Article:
Lawrence police consider merger with IMPD amid budget trouble, public safety cuts in city
Mayor, council disagree on how to balance budget
Last Updated: 421 days ago
LAWRENCE, Ind. - Lawrence police have expressed an interest in a possible merger with the Indianapolis Metropolitan Police Department.
In the past month, the city of Lawrence has laid off 25 employees, including 20 EMTs from the fire department.
The police department hasn't had a raise in more than five years and now, Lawrence is cutting retirement benefits as it seeks to bridge a $2 million funding deficit.
"We're at 54 officers, 54 merit officers. You take a look at Richmond, you look at Columbus and they're the same size city, 46,000 or less, and they have 80 to 90 officers. So, right now, we're at dangerously unsafe levels working," said Tom Ashcraft, president of Lawrence Fraternal Order of Police.
"The officers are scared about losing their jobs," Ashcraft said. "You've got younger officers that want job security and then you've got the money involved. And they're scared the money is not going to be there two years from now."
The mayor's office has imposed a spending freeze on all city departments. The administration said it has no intention of jettisoning the police department to close a $2 million funding gap.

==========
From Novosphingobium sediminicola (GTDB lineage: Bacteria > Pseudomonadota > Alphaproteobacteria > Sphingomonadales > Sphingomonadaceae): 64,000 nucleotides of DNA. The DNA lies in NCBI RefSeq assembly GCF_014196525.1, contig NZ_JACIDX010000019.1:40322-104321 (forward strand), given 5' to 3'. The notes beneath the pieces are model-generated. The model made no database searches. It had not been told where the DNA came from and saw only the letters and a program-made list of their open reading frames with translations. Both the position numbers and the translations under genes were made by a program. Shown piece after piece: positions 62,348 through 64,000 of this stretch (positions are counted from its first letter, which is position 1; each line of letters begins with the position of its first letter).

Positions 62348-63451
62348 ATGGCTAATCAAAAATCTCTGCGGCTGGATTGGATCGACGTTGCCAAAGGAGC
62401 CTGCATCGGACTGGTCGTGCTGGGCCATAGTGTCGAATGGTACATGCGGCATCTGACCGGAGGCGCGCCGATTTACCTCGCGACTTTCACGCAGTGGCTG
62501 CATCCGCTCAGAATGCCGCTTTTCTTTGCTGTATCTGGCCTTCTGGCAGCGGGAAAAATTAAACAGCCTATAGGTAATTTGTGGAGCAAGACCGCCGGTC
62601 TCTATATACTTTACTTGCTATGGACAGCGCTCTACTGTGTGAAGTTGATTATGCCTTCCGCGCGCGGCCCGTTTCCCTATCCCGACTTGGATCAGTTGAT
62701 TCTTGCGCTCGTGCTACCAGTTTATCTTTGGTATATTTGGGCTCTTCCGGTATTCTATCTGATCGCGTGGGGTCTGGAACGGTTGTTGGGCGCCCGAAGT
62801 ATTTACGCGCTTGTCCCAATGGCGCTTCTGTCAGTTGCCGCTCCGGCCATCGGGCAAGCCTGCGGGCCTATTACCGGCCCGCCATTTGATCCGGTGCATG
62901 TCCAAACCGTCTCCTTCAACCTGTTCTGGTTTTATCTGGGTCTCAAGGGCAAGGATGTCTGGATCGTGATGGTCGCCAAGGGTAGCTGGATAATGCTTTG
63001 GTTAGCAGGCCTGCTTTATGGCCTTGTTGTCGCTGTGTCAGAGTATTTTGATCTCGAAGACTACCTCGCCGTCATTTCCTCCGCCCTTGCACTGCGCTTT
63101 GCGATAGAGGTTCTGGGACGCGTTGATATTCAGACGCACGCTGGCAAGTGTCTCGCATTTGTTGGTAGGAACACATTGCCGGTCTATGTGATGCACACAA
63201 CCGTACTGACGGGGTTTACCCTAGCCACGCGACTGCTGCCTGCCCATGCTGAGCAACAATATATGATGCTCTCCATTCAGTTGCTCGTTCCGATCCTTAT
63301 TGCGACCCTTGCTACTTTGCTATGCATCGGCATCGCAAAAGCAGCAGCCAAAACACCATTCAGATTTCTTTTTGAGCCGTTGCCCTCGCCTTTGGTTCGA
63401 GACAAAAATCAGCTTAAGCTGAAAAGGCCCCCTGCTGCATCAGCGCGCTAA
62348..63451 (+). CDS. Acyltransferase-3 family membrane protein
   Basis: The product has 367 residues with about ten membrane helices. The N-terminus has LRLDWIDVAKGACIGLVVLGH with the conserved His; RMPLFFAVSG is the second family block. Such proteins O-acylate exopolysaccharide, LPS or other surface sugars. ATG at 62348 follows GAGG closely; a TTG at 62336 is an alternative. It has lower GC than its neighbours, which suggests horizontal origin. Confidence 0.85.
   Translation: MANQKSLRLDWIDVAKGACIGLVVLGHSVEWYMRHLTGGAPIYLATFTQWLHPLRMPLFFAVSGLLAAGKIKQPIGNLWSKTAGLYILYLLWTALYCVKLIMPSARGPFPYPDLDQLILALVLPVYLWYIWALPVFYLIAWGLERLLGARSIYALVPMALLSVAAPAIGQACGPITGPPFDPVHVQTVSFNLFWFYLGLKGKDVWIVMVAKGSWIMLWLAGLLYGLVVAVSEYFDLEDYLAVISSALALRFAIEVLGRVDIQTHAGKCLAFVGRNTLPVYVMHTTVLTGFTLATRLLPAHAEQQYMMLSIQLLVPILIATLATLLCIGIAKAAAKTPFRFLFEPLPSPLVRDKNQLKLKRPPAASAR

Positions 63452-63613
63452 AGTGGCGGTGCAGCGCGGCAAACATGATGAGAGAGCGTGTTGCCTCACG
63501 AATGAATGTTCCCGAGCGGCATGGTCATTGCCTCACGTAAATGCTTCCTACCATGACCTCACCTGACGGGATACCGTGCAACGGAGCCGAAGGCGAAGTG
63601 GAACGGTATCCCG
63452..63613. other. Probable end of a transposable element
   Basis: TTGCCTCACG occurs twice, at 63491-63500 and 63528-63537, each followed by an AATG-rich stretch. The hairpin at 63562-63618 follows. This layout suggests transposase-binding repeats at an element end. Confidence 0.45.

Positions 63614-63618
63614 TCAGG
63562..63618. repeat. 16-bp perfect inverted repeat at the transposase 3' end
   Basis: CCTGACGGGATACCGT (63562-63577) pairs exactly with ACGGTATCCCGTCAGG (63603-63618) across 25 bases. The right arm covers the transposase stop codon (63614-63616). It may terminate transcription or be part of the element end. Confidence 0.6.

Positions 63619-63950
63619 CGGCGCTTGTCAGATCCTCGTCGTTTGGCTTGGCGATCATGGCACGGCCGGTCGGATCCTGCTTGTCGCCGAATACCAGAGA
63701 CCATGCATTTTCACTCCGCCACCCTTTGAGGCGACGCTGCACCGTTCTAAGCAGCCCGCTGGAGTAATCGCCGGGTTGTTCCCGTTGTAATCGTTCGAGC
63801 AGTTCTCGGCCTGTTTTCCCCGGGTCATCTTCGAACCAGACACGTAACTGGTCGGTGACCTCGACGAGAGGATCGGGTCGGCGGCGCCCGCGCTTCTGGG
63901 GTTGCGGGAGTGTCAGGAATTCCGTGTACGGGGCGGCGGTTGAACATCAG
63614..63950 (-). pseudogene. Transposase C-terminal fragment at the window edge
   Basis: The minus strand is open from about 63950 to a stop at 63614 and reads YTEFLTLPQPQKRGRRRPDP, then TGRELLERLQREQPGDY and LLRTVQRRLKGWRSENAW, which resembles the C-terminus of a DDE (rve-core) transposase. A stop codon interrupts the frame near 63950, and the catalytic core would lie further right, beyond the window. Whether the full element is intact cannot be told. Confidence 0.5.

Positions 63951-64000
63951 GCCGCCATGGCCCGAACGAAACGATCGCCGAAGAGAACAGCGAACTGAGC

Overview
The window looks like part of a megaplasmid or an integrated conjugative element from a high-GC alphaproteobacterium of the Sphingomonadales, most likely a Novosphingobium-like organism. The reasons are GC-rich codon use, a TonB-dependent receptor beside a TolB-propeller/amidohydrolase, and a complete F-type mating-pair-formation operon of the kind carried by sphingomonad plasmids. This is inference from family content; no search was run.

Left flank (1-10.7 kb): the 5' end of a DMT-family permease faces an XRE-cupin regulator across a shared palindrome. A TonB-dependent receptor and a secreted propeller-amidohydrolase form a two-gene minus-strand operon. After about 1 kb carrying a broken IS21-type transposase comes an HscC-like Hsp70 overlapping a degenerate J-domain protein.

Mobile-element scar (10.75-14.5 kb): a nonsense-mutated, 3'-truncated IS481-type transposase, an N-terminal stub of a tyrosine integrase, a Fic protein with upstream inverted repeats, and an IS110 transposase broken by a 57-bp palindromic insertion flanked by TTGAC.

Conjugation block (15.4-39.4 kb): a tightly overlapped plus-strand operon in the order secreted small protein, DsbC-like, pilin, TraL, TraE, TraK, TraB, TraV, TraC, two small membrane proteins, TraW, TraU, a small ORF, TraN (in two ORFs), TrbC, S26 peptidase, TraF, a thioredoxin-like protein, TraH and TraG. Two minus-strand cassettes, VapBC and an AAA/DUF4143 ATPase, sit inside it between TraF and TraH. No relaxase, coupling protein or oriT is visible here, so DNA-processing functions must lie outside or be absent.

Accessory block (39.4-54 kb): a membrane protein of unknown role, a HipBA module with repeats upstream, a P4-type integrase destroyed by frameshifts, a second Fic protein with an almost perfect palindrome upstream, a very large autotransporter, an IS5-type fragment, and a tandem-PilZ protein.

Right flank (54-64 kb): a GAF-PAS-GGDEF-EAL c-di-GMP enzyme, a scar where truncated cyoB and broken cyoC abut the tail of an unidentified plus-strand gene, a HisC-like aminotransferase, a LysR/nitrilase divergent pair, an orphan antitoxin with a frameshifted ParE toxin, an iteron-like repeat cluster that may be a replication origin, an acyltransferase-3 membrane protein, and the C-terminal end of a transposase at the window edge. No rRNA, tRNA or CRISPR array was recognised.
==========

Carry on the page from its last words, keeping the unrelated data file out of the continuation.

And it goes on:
"(The mayor) has no desire to see any of our services go to Indianapolis or elsewhere," said Keith Johnson, spokesman for Lawrence Mayor Dean Jessup. "He wants to provide all these services and do them well. So, police officers, like all city employees, have to make a sacrifice."
The mayor's office has sparred for months with the Lawrence Common Council about how and where to make up the budget deficit.
"We think there are other things that we have suggested that haven't been put into effect yet," said Democrat Linda Treat, who is the president of the Lawrence Common Council. "And we would have liked to have seen those things tried before we lost our EMTs. And now, you lose our police department, you really don't have a city."
The Lawrence FOP said it plans to reach out to the Indianapolis City-County Council to explore possible avenues that could lead to a merger.
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